Wednesdays come along fairly predictably
It's generally every seven days or so.
You could even say Wednesday is a once-a-week sort of a thing.
This Wednesday, however, seems to have taken it's own sweet time.
In some ways this last week has taken forever, the time between knowing when the appointment was and getting there.
In other ways this Wednesday has taken 20 months - from first appointment to answers.
In yet more ways today has taken years - from first worries and wonderings to not just knowing, but hearing someone tell us "officially."
We had appointments at CAMHs today.
It was always going to be tricky, because we had consecutive appointments for J and M. Whilst one was in with us and the professionals, the other was left under the baleful eye of the receptionist. As it turned out though, bringing both boys Hudls and some sweets meant that neither caused any stress when out there alone.
Today we had the reports from the boys ADOS assessments - well, officially we did. We had seen the reports already, but the lady who sent them to us covered-up the fact that she had, and we respected that.
With J going in first Dr Z took the lead. She read us the concluding paragraph of the report, talked about the disastrous appointment just before Christmas, talked through the points noted at the various stages, and told us that J did indeed meet the diagnostic criteria for Autism. She talked about needing all the different reports to be ale to see where his difficulties lay, and she complemented him on his coping strategies. Then the play specialist who was also there (J, just to be confusing) talked with our J about what the diagnosis means, gave him the chance to ask questions, and made sure he was as OK as possible with things. We asked for support with J's anxieties, and have some information to read, a course to go on as parents, and details of some support organisations that can help.
Then we switched over, and it was M's turn. He was already a bit unsettled, fidgeting and curling up in the chair. J (play specialist) took the lead this time, and addressed M more directly - she asked him if he knew what was going on, and why we were there. He gave half answers, and she expanded on them. Then she gave a round up of the various reports / assessments, again reading concluding paragraphs to us all. M, we were told, was easier to diagnose, and again a diagnosis of Autism was given. I asked about ADHD as we'd filled in some assessment forms early on in the process. That took both Dr Z and J by surprise, but they recovered well :) Looking at the Connors form, and picking out relevant parts of other reports Dr Z agreed that there were significant indicators of ADHD, and so that was listed as a co-morbid condition. Again M was given the chance to ask anything he wanted, as were we, and then we said goodbye.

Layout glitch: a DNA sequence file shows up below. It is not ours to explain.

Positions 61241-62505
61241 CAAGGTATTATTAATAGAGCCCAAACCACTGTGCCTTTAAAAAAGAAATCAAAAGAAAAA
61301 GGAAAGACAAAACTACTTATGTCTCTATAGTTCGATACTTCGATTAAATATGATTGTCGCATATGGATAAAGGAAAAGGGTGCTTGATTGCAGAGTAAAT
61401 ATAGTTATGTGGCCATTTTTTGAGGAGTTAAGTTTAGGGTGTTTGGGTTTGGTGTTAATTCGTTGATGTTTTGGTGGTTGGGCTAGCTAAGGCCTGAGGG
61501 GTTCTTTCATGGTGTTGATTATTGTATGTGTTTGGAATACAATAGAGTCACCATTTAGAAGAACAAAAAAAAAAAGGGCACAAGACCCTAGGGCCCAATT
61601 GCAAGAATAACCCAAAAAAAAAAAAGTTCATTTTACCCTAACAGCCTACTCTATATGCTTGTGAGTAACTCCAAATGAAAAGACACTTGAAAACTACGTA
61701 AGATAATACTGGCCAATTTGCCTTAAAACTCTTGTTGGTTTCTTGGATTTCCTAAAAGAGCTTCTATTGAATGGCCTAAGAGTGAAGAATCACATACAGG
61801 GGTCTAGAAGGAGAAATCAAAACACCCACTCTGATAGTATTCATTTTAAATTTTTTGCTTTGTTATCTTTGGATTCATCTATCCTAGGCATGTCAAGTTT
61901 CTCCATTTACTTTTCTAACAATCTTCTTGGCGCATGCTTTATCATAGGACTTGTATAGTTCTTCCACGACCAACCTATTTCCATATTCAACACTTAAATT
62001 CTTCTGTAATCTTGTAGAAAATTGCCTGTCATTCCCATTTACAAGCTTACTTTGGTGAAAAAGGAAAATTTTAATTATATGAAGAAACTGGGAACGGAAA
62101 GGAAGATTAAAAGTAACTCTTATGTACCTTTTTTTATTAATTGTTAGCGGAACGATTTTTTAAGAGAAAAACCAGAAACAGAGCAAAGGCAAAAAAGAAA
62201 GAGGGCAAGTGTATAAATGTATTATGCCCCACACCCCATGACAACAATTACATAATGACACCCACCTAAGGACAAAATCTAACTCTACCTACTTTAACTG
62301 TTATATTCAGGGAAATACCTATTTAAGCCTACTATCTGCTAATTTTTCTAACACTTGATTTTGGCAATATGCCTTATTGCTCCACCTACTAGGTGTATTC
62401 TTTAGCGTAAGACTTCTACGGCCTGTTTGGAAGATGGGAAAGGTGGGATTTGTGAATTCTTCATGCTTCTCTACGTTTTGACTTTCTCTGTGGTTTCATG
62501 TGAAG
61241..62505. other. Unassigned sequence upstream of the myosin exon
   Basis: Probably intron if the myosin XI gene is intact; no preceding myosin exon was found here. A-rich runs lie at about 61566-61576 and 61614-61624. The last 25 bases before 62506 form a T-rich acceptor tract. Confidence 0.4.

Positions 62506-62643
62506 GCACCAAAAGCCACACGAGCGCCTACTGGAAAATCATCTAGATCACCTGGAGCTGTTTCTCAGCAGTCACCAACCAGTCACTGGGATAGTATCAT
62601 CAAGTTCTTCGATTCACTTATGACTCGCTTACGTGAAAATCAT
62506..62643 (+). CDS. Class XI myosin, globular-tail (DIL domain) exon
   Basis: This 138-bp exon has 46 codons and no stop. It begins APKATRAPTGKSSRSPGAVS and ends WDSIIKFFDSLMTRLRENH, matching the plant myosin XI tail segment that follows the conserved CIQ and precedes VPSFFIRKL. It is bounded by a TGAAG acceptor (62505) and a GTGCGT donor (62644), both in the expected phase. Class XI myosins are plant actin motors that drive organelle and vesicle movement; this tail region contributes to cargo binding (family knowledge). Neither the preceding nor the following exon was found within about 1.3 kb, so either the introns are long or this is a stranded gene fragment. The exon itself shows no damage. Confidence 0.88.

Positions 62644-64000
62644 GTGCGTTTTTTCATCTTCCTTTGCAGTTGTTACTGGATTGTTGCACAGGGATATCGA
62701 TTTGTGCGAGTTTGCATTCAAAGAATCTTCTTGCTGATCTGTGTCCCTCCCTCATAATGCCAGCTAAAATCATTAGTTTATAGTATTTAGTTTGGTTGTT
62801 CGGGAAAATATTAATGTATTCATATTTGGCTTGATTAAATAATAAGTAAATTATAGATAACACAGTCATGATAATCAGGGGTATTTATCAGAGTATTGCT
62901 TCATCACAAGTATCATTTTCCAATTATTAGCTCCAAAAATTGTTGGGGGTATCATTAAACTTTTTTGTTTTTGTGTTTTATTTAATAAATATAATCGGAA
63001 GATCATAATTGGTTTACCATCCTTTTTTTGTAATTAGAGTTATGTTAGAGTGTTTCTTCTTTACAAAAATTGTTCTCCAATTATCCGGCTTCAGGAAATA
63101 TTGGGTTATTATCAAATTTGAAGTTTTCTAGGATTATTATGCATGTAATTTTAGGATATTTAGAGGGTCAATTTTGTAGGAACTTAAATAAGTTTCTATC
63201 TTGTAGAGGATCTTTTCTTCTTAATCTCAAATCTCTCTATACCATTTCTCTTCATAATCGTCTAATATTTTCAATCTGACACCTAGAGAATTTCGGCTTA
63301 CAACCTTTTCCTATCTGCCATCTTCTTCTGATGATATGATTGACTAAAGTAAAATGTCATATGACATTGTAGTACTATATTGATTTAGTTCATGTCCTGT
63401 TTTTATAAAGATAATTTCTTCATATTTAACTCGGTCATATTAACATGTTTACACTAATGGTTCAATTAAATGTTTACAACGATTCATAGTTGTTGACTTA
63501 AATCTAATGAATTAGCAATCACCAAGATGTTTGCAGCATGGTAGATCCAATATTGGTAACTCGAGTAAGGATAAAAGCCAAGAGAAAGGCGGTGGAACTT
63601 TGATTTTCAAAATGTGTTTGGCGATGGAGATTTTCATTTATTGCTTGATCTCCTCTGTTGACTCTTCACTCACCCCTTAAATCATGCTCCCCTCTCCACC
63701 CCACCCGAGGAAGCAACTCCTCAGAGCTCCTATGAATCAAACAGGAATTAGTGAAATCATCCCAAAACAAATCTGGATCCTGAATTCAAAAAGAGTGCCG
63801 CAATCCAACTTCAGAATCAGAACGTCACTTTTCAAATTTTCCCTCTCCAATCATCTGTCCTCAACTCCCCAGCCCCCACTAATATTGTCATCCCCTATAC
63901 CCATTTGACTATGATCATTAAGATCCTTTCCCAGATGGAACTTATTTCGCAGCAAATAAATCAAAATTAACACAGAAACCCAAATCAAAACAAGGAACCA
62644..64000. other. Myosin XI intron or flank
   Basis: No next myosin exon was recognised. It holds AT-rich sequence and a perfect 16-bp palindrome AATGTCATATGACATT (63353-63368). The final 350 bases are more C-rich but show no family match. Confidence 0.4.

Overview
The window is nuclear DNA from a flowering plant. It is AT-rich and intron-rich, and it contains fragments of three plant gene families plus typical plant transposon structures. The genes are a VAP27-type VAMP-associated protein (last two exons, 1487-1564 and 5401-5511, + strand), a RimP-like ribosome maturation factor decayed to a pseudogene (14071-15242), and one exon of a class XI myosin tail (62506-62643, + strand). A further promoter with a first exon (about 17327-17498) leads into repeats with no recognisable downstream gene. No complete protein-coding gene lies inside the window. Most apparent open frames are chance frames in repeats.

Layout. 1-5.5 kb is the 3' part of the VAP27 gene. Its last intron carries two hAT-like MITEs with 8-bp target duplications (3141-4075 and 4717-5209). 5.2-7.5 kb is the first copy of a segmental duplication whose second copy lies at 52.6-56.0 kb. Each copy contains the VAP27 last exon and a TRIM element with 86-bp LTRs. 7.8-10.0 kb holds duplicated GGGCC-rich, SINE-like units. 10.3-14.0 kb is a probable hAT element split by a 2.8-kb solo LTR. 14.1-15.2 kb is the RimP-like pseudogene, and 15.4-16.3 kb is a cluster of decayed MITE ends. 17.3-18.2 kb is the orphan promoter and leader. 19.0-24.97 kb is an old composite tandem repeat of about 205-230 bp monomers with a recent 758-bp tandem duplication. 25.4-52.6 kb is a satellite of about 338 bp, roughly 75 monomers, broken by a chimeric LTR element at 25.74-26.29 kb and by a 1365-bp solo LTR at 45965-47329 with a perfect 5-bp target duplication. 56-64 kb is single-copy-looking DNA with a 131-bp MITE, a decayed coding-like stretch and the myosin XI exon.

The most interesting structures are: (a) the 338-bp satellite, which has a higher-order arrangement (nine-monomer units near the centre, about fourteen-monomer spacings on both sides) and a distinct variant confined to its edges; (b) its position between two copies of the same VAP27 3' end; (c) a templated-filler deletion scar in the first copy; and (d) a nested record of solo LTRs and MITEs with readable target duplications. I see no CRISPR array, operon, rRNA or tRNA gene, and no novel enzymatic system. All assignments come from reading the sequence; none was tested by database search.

M didn't cope well with the goodbye - there were a few tears and he became very withdrawn, but that is just the way he reacts to things that feel like endings. Fairly soon after leaving he was fine.
At this stage we have a parenting course to go on - it wasn't pushed on us, just suggested, but there are sections that cover anxiety and anger management, both of which I feel would be helpful - and we have details of support organisations. The files with CAMHs are closed, but we can ask to be re-referred if we feel the need at any point.
I do feel a little as though we've been given the diagnosis, and then left on our own, but I guess now we need to see what this course offers. Dr Z said any further help for either boy would involve medication, and neither she nor we feel that is needed right now.
So, it's time to read, see what this course covers, see what the support organisations can offer, and research. I feel we've left things on good terms, if I find something CAMHs can offer, I have no qualms asking for it.
The real gain though is that knowledge. As a family we've bent around the boys pointy-bits for ever. We know them, and love them. We also know that working around the issues makes life easier and quieter! So for us, the knowledge is a reassurance - we've not done anything wrong, we've not compounded anything - but for those outside the immediate family, I hope this will make a big difference. M and J go to Cubs and Scouts. I know the organisation has policies in place for helping children with SEN, now we have back-up to insist the group follow those policies. Looking further ahead I think that M and J will need support if they want to take qualifications, this official diagnosis will help with that too. In the more immediate term, when we go places there can be more recognition of their individuality - the fact they need a little more time, a little more space, that some things are harder for them.
Lastly, but really it should be firstly, the self-knowledge that they are not less, wrong or broken, just different. Now we have that certainty we can help them understand their differences and hopefully understand their struggles too.
So, it may have taken forever to get here, but I kinda like this Wednesday . . .